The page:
Who are your customers?
The answer used to be simple: the IT group. Or, in a very small business, whoever was in charge of the computers.
Now it’s a lot more complicated. As IT becomes more tightly aligned with the business, IT also gets planned and bought by the business. Today your customers might also include managers in marketing, finance, HR and logistics.
There’s also “shadow IT.” Thanks to public cloud services, non-IT staff can easily buy apps, storage and who knows what else — all without IT’s permission or even knowledge.
To get a handle on this massive change, trade association CompTIA conducted an online survey earlier this year. Responses came in from 675 U.S. businesses. And today CompTIA published the findings in a report entitled Considering the New IT Buyer.
Here’s some of what the CompTIA survey uncovered:
> Nearly half (49%) of respondents said the prime objective for IT use is now more business-focused than it was in the past.
> 45 percent also said that ideas about IT come from different areas of their organization, not just the IT department.
> Over a third (36%) said that more business executives are involved in the IT decision-making process than in the past.
> 40 percent of line-of-business (LoB) managers said they work jointly with IT to determine which hardware, software, services and other tech solutions they will deploy. Only 19% said IT handles all such decisions alone, and only 14% said the business unit handles all such decisions alone.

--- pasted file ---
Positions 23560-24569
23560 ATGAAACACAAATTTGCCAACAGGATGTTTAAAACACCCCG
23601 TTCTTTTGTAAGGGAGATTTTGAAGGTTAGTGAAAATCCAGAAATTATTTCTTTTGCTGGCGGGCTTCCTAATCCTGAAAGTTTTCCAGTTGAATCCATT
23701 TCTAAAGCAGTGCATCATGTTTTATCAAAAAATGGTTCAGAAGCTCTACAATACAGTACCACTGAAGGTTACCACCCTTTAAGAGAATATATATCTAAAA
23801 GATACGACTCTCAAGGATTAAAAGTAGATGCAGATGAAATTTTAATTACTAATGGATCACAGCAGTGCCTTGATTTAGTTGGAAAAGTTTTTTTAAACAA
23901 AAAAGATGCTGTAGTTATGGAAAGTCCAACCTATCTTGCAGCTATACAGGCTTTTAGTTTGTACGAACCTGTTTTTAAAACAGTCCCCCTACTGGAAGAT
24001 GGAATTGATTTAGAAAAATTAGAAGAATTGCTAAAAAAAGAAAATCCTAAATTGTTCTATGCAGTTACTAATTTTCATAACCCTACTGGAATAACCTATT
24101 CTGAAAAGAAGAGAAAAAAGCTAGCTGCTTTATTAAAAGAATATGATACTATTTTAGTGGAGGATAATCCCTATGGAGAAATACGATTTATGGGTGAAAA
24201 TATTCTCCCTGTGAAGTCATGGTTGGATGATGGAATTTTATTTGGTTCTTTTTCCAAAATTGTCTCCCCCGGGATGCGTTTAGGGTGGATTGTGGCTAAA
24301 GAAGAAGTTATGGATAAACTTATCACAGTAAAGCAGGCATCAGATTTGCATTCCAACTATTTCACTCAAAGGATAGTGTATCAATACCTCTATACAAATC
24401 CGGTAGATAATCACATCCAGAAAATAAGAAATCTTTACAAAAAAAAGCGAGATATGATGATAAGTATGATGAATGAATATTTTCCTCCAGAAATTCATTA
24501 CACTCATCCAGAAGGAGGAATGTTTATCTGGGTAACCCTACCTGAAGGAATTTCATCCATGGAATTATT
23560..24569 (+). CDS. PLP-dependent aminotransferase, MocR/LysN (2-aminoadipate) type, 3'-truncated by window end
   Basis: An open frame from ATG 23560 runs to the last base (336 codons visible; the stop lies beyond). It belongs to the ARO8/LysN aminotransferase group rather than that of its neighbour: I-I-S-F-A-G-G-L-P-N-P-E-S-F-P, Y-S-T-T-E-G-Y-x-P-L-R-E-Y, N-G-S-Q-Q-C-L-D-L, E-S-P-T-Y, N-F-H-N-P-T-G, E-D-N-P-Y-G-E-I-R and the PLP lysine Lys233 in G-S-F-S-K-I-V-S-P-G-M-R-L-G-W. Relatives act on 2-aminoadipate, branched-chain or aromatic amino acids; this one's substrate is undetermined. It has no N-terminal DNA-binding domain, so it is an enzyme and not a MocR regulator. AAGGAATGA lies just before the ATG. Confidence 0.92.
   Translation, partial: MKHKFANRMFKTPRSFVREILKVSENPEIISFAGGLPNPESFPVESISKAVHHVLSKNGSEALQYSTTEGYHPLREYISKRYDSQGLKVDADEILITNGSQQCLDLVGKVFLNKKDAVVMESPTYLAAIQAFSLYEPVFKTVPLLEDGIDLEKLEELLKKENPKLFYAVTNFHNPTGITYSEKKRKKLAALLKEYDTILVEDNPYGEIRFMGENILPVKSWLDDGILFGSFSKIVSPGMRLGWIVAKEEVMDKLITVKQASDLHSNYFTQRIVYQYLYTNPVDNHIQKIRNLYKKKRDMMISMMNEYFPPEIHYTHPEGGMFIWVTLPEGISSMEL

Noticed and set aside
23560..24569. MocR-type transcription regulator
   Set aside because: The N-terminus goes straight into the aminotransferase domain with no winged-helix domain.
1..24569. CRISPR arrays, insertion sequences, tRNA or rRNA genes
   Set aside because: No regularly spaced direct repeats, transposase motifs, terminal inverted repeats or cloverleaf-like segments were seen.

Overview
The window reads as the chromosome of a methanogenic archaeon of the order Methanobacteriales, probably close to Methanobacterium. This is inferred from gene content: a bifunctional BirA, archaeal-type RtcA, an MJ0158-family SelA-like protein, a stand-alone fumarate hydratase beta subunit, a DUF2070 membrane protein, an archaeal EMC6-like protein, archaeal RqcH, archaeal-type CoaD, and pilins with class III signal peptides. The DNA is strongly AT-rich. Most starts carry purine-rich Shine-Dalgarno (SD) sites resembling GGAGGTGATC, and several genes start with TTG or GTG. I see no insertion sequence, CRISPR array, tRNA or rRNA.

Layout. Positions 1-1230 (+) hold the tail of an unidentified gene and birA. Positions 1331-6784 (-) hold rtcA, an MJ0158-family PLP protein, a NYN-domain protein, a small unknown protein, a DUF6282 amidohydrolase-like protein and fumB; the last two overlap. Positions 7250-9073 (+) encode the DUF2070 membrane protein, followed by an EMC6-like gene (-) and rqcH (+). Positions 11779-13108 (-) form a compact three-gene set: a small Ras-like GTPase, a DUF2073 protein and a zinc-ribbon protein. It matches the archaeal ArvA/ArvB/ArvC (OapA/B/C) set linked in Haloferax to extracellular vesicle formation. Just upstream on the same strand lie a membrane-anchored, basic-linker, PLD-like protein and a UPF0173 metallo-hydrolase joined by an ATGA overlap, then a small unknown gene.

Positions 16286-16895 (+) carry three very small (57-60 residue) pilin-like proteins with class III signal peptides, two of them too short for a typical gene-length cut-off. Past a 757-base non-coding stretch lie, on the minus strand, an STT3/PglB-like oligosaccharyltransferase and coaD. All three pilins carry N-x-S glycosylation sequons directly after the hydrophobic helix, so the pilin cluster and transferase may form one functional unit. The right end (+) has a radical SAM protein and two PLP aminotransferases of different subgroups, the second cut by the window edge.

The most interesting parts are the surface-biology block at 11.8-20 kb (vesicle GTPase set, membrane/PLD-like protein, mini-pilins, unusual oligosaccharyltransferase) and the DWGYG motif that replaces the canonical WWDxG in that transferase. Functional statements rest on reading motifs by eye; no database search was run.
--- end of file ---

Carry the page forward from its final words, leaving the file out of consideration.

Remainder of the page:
> Primary decision-makers for the ultimate IT purchase vary widely, as this chart, courtesy of CompTIA, illustrates:
> Who pays for IT? It depends on the technology in question, said nearly half (46%) the respondents. About 40 percent disagreed, saying IT is always paid for by the business units, and another 15 percent said it’s always paid for by the IT group.
Channel? What Channel?
IT buyers are familiar with the channel, but LoB buyers of IT are not, the CompTIA survey found.
Only 3 percent of respondents said they work with third parties (including the channel) when selecting IT products and services. More than half (54%) instead consult with IT vendors. And nearly 40 percent do all the research on their own.
At small businesses, the channel does get used more often. Here, 14 percent of managers said they work with third parties when selecting IT projects and services. As CompTIA points out, many small businesses either have very small IT groups (say, 1 or 2 people) or no IT group at all. So help from the outside — that would be you — is needed.
Making lemonade, CompTIA sees an opportunity for solution providers:
“There’s plenty of green space here for channel firms to pursue,” the report’s authors write. “They should consider revamping marketing messaging to reflect the business needs of these constituents and then promoting technology primarily as a way to achieve desired business outcomes.”
Go get ‘em!
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